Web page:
• Slow down. Since automated testing will require new expertise, the workforce needs to decelerate and take time to study. Too typically it’s assumed that staff members will study by osmosis.
  • Prioritize fixing defects. Delaying the repair simply will increase the complexity of the eventual repair and the code base. If as an alternative, the Product Owner places defects at the prime of the Product Backlog once they’re found, they’re additionally sending the group a clear message: concentrate on quality.
    Associated to defects are those messes (incorrectly referred to as “Technical Debt”[11]) in the code base which might be under the level that the Product Proprietor can see. In the event that they’re small (e.g. 15-30 minutes work) they need to simply be fastened instantly. If they’re larger, they warrant a discussion with the group on how that part of the code could be improved as a part of their ongoing work.

Groups that comply with this strategy nicely shouldn’t only get rid of their Hardening Sprint, however they should additionally have the ability to be a part of the teams that do true Steady Deployment/Supply.

If finished appropriately, Groups will ultimately wander into the realm of DevOps simply by getting extra really carried out each Sprint.

One shopper started to get so good at this that their staff began to do documentation work in Dash. They have been noticing that some elements of their product have been arduous to elucidate, in order that they took that as a hint and reworked the software program to be simpler to use, moderately than delay and simply push the issue to the longer term. By not suspending the problem, they delivered a better quality product.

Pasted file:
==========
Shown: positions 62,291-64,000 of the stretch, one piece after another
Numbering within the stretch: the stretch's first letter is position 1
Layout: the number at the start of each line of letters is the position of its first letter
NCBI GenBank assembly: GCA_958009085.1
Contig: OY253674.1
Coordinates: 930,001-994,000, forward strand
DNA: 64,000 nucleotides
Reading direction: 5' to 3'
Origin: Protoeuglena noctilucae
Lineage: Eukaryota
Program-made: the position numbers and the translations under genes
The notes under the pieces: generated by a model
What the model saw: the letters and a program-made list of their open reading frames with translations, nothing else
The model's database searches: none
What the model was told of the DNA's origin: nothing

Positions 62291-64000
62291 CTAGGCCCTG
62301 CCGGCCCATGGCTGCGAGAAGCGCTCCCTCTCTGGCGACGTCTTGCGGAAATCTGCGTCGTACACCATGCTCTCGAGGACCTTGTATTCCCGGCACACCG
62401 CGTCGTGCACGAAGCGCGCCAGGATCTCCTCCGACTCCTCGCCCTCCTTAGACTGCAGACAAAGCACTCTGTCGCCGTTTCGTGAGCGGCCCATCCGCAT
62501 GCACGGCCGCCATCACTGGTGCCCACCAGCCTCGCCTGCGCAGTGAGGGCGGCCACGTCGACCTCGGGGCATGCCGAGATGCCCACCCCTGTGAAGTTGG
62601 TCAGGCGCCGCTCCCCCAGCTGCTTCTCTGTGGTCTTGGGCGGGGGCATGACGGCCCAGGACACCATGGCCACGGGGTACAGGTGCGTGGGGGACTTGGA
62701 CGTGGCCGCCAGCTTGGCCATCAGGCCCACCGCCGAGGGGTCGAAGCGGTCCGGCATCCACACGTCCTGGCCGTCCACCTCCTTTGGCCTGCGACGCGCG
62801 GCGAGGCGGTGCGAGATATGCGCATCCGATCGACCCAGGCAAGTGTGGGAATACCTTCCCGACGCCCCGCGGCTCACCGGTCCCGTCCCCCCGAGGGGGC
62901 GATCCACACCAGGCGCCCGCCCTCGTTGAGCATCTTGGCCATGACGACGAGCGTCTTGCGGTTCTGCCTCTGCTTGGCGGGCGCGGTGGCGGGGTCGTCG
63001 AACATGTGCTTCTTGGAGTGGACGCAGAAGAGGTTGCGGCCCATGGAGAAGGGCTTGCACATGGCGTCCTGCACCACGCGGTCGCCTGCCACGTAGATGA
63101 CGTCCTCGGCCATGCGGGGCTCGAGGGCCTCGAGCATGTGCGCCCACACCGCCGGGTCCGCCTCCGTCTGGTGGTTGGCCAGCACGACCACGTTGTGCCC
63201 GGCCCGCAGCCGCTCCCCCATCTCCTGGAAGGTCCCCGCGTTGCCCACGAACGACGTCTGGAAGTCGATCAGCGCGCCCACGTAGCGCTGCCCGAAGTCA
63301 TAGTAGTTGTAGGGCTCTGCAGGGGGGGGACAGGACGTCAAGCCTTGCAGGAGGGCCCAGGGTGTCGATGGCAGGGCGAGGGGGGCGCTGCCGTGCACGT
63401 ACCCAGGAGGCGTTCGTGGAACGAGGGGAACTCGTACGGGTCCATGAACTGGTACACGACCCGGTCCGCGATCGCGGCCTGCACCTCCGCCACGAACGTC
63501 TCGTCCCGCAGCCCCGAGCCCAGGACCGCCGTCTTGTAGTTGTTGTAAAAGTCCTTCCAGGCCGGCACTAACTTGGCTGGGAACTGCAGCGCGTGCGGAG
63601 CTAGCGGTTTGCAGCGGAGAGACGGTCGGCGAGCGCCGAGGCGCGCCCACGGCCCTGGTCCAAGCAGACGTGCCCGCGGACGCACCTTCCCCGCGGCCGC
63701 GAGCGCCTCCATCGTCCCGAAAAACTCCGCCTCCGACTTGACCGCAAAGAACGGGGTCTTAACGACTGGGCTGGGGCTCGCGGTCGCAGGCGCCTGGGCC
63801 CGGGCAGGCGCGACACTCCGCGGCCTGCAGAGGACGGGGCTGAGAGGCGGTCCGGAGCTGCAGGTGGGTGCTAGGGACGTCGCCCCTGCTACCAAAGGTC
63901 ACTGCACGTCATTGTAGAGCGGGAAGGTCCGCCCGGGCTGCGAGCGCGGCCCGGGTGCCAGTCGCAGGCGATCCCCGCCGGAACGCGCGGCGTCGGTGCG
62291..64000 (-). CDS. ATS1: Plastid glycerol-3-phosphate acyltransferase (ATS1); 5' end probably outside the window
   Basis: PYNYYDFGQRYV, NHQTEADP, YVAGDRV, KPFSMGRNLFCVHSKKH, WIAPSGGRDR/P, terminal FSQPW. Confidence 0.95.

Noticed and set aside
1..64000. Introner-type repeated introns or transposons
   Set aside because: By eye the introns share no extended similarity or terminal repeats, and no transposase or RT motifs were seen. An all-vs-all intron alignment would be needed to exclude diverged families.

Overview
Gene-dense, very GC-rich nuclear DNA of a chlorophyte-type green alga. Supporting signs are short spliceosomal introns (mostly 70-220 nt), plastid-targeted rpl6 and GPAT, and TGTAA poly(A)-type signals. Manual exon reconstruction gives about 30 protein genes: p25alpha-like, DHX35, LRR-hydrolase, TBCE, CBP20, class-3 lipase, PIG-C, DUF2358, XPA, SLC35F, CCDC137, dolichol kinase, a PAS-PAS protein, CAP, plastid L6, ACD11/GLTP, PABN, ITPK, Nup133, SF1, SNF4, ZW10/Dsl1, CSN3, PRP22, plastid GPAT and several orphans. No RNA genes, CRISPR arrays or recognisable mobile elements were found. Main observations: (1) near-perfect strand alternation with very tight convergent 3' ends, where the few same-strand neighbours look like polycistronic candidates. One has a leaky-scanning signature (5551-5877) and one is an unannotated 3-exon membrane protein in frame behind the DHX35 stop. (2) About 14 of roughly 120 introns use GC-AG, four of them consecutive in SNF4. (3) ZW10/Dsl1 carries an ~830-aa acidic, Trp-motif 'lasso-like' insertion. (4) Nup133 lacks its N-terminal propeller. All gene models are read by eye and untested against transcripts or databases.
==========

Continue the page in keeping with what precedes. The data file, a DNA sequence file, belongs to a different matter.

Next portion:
In Licensed ScrumMaster training, when discussing the Definition of “Done”, I often reveal my true feelings and name Hardening Sprints what they need to be referred to as: an abomination. Or a slightly gentler version: Hangover Sprints.

Do you need to coach your staff in the direction of better options?

Basically altering the best way a Group works because it transitions to working towards Scrum is likely one of the tougher problems with creating high-performance groups. If you need to discover ways to handle points that organizations face like this one in their Scrum evolution, think about attending considered one of our workshops, where you’ll obtain hands-on studying of the challenges – and solutions – and recommendations on the way to combine them into your Scrum.


[1] An anti-pattern is a standard response to a recurring drawback that’s often ineffective and risks being highly counterproductive. ~ Wikipedia
[3] In the worst instances they could even be unaware of the need to tidy up.

[4] It isn’t Technical Debt as originally outlined by Ward Cunningham. See: https://www.ronjeffries.com/articles/019-01ff/tech-debt/ – Cunningham’s Technical Debt was meant to be a design tradeoff deliberately finished now, permitting the group to finish work quicker, with the intention of returning later to repair the debt. Most use of the time period in the present day must be referred to as Technical Mess or Spaghetti.
[5] This isn’t explicitly part of the Negatively Reinforcing Suggestions Loop image since Hardening Sprints and Guide Regression Testing are two sides of the identical coin. Groups use Guide Regression check suites that develop ever longer, which delay that testing until the Hardening Dash, and so begins another cycle.